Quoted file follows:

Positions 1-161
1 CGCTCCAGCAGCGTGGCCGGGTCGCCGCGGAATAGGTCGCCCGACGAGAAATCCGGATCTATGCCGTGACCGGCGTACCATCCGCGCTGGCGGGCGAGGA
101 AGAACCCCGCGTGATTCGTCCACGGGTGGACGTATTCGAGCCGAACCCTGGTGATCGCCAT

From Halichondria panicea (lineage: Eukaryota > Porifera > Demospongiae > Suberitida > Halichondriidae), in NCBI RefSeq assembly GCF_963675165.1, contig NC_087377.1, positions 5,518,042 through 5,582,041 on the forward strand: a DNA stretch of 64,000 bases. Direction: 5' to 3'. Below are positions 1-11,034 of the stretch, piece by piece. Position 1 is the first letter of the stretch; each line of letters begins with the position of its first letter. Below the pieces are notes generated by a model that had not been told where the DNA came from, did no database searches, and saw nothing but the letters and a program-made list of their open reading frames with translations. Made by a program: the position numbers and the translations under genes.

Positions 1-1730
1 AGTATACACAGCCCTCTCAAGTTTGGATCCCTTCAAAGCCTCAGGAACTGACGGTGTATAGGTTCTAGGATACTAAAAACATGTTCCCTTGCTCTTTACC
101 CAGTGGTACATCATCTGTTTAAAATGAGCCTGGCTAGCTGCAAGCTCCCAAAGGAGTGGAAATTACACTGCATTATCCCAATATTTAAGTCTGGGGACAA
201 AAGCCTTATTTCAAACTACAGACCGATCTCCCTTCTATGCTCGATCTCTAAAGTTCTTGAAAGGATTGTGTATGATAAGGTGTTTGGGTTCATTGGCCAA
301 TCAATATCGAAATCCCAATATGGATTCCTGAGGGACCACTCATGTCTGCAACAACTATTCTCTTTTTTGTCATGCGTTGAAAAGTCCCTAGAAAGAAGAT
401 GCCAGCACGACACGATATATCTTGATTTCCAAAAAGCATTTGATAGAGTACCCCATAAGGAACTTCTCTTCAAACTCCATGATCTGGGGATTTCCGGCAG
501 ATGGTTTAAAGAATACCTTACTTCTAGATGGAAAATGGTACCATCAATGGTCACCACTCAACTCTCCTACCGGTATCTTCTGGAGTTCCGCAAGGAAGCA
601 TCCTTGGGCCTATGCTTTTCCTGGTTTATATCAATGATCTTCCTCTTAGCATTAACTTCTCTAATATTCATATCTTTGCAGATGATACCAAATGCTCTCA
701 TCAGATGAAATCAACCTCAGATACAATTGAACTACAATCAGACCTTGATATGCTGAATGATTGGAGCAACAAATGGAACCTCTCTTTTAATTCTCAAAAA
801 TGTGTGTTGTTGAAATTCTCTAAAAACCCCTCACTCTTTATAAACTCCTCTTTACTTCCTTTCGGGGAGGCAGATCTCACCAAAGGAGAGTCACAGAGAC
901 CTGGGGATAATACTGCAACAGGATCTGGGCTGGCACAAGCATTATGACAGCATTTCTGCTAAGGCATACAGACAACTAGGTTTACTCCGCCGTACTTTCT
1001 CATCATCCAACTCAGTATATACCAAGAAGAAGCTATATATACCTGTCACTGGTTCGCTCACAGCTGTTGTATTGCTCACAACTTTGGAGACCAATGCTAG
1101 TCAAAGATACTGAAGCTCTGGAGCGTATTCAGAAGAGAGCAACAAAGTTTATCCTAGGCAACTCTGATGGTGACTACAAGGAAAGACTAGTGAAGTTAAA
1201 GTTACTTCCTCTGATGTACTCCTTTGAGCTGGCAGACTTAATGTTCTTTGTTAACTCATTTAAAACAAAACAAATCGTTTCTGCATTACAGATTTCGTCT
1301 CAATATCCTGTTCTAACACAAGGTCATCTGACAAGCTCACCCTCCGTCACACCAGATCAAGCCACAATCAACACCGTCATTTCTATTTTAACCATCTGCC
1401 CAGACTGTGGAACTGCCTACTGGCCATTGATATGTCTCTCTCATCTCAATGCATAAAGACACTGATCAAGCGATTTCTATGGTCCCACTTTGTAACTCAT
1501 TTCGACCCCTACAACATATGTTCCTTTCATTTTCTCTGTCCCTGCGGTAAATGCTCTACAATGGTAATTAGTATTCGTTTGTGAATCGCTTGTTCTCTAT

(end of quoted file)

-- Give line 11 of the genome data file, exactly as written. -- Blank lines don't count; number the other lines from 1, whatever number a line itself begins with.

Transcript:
501 ATGGTTTAAAGAATACCTTACTTCTAGATGGAAAATGGTACCATCAATGGTCACCACTCAACTCTCCTACCGGTATCTTCTGGAGTTCCGCAAGGAAGCA